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"Mastication," "masticatory system," "muscles of mastication" - what do they mean, exactly? And why are they important?

What is the Mastication System?

"Mastication," "masticatory system," "muscles of mastication" - what do they mean, exactly? And why are they important?

Ever heard of the masticatory system? If you haven’t, that’s okay—it’s not something you learn at school. The chances are a little higher when you take a pre-med course or go to medical school, but for many of us who don’t, it’s somewhat of an enigma. And it’s not like most people equate “mastication” with “chewing” off the bat. So what is the masticatory system, exactly? And what are the muscles of mastication?

In a nutshell, the masticatory system is the collection of muscles, tissues, and organs that control how you chew. According to Davies and Gray, it’s made of three things:

  • Teeth
  • Periodontium
  • Articulatory system

Of course, it would be easy to leave it at that. But things are rarely as simple as that. Fortunately, we’re here to break down what you need to know about mastication, the masticatory system, and the muscles of mastication.

Why should we care about mastication, anyway?

It’s a little more challenging to understand what the masticatory system is without knowing why it’s essential. According to Soboļeva et al., knowing how the lower jawbone moves “greatly influenced procedures in clinical dentistry.” Particularly in the field of prosthodontics. Prosthodontists consider your chewing action when they design restorations to ensure you don’t have a hard time wearing them.

But what is mastication, anyway? Soboļeva et al describe it as “the action of breaking down [food] preparatory to deglutition.” While it might sound like something complex, take out the big words, and it’s relatively straightforward. Humans generally don’t—and shouldn’t—swallow their food whole. You could choke if the morsel is big enough. And those large chunks are a pain to digest. (If you’ve ever pooped out something you ate in relatively mint condition, chances are you didn’t chew it enough.)

But chewing isn’t some magic process you do out of the blue. There’s a whole network that works to get this going. And they do it as efficiently as possible.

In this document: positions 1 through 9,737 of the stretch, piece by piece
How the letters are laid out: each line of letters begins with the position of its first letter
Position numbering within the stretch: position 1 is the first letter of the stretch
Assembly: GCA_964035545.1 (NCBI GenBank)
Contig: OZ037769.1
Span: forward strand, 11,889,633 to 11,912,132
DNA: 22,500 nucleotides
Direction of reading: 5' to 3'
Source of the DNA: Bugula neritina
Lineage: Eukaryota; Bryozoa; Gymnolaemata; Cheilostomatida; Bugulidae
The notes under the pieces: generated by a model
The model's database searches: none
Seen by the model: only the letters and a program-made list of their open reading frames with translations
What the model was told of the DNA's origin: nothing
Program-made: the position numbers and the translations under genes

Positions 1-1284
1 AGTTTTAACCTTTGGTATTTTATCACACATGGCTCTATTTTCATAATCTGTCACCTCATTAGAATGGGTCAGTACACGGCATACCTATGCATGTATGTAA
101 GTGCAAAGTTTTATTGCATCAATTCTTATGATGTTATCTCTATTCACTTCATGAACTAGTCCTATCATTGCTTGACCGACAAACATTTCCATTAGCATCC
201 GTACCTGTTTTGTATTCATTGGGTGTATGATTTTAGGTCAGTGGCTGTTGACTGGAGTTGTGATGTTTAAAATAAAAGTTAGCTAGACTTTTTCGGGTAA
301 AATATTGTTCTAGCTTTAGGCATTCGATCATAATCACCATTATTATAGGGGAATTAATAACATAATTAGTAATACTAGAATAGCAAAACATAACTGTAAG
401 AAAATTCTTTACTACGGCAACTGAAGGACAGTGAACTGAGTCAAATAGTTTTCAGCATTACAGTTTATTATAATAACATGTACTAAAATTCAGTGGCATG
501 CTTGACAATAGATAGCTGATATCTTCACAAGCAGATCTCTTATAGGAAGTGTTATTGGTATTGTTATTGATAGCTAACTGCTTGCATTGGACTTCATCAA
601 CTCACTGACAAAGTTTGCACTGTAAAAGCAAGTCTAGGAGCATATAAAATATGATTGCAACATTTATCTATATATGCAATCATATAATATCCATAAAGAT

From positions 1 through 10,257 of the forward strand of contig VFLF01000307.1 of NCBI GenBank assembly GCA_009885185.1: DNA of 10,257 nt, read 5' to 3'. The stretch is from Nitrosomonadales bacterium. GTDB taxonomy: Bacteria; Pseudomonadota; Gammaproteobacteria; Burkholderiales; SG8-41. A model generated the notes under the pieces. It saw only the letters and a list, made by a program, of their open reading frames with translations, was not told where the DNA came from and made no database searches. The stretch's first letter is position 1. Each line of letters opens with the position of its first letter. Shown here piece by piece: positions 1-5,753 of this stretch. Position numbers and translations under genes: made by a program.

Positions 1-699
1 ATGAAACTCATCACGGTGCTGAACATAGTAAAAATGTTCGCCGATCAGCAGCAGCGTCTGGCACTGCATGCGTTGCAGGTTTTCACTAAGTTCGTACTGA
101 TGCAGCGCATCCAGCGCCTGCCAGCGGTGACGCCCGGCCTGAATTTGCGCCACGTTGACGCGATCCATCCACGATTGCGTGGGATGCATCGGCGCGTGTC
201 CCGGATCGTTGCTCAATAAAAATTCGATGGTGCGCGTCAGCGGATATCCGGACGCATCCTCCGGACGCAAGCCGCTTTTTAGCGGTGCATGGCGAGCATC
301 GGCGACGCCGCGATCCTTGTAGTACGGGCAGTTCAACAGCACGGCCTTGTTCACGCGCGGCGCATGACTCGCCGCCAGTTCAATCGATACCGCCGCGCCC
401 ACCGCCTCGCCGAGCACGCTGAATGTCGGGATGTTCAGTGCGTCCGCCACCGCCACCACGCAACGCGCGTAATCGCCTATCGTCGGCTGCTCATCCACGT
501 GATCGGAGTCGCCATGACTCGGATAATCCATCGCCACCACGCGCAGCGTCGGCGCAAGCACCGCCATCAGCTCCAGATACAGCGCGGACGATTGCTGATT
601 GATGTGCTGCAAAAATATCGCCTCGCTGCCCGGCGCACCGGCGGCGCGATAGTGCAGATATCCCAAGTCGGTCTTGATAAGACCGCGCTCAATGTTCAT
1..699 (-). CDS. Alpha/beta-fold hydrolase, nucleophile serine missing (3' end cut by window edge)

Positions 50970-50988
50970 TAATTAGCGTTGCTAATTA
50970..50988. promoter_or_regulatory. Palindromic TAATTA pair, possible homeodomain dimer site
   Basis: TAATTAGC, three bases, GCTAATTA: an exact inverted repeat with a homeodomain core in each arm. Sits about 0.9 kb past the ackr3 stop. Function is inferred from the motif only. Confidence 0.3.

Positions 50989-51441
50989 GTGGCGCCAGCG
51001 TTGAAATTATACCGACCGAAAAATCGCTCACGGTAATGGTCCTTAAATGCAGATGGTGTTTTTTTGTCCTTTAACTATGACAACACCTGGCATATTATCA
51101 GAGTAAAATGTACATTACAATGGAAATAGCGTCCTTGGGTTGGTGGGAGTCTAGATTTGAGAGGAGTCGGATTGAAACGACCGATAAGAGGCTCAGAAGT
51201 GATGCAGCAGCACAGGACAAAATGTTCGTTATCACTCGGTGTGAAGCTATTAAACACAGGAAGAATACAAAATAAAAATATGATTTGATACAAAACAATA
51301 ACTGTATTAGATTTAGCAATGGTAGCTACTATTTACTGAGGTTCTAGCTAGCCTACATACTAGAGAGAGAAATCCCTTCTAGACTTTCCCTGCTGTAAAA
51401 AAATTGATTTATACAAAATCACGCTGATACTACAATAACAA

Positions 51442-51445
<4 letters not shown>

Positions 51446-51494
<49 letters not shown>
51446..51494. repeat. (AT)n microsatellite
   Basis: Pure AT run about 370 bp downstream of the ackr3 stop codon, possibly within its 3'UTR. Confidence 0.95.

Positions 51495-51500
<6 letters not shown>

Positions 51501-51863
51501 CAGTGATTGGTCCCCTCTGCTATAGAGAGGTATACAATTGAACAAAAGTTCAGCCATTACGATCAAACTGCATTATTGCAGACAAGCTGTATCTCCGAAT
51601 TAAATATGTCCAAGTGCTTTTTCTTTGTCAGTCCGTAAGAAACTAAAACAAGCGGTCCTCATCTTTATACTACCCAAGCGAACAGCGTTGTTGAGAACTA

The masticatory system up close

We know that the masticatory system is made of three parts. But of course, each of these components comprises of smaller elements. 

  • Your teeth are composed of four other tissues. The enamel, which covers the crown of your teeth; the cementum, which includes the roots; the dentin, the inner porous layer of your teeth; and the dental pulp, which is the network of nerves and blood vessels that serves as the core of your teeth.
  • Your periodontium—which you might know as the gums and such—is made up of three parts: the gingivae, which are your gums; the bone (or more precisely, the jawbone); and the periodontal membrane, which cushions the tooth and tooth socket. 
  • Your articulatory system, which is made up of the body parts which you use to speak. These include those muscles of mastication, your occlusion (or how your teeth contact each other), and your temporomandibular joint (TMJ).  

As with all body systems, each part of the masticatory system plays an important role. Your teeth are the tools that process the food into smaller pieces. The periodontium, then, holds the teeth in place, so they keep stable as you chew. And your articulatory system is responsible for making the chewing movement in the first place—your TMJ is what makes the move possible, the muscles are what control the action, and your occlusion is what grinds the food.

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